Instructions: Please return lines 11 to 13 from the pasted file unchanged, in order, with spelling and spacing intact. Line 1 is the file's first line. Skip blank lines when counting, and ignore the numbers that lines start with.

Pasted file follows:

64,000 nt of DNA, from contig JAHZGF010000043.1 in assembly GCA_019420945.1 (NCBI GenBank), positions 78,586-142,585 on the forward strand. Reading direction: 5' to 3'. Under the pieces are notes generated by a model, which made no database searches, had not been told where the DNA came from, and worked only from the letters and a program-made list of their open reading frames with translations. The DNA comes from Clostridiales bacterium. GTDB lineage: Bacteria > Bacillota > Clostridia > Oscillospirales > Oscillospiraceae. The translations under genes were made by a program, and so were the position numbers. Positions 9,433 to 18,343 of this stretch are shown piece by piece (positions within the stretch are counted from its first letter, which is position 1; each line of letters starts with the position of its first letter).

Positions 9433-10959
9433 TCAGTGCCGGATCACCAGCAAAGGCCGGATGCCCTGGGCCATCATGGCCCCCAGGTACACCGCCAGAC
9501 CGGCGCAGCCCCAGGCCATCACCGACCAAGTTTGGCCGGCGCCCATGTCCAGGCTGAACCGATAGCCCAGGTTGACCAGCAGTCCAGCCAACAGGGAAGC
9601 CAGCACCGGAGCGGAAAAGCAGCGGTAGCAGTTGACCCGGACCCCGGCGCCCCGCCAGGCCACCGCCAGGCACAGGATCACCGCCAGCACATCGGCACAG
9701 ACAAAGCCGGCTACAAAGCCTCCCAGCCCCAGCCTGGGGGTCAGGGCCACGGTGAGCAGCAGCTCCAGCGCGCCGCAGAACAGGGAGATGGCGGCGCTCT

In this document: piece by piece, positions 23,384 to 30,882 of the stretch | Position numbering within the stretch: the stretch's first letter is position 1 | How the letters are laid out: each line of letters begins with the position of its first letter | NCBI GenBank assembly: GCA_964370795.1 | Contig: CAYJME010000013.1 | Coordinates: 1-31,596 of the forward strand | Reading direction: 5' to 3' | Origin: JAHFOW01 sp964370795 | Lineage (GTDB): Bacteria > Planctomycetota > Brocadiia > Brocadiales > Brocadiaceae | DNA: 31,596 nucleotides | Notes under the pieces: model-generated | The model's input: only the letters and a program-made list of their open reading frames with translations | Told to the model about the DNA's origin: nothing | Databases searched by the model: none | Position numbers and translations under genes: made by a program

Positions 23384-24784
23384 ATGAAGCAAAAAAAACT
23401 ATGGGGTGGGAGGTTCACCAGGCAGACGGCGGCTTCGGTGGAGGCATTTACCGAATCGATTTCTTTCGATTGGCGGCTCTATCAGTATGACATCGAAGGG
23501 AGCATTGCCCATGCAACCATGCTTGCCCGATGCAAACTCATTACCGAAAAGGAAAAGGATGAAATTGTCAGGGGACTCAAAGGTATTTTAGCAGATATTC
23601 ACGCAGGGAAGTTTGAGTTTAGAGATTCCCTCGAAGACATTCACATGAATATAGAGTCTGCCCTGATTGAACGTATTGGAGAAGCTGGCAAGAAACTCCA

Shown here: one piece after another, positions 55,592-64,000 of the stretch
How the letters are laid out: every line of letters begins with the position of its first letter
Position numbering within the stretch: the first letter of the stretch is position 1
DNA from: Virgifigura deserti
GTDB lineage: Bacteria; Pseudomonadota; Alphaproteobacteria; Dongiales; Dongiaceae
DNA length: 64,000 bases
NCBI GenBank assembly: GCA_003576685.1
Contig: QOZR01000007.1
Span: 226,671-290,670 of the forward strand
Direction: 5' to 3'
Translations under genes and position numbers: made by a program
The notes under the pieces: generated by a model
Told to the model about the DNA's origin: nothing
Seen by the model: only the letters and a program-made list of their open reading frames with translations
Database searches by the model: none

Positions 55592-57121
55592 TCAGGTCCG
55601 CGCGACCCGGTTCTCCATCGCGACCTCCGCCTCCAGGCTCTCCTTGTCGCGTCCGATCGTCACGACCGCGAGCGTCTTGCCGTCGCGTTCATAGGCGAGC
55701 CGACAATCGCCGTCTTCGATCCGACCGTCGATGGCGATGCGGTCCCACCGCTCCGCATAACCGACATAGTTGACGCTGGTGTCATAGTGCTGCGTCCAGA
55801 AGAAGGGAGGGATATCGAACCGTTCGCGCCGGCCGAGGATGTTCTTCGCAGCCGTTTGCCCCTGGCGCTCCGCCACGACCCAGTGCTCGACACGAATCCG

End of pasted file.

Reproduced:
23501 AGCATTGCCCATGCAACCATGCTTGCCCGATGCAAACTCATTACCGAAAAGGAAAAGGATGAAATTGTCAGGGGACTCAAAGGTATTTTAGCAGATATTC
23601 ACGCAGGGAAGTTTGAGTTTAGAGATTCCCTCGAAGACATTCACATGAATATAGAGTCTGCCCTGATTGAACGTATTGGAGAAGCTGGCAAGAAACTCCA

Shown here: one piece after another, positions 55,592-64,000 of the stretch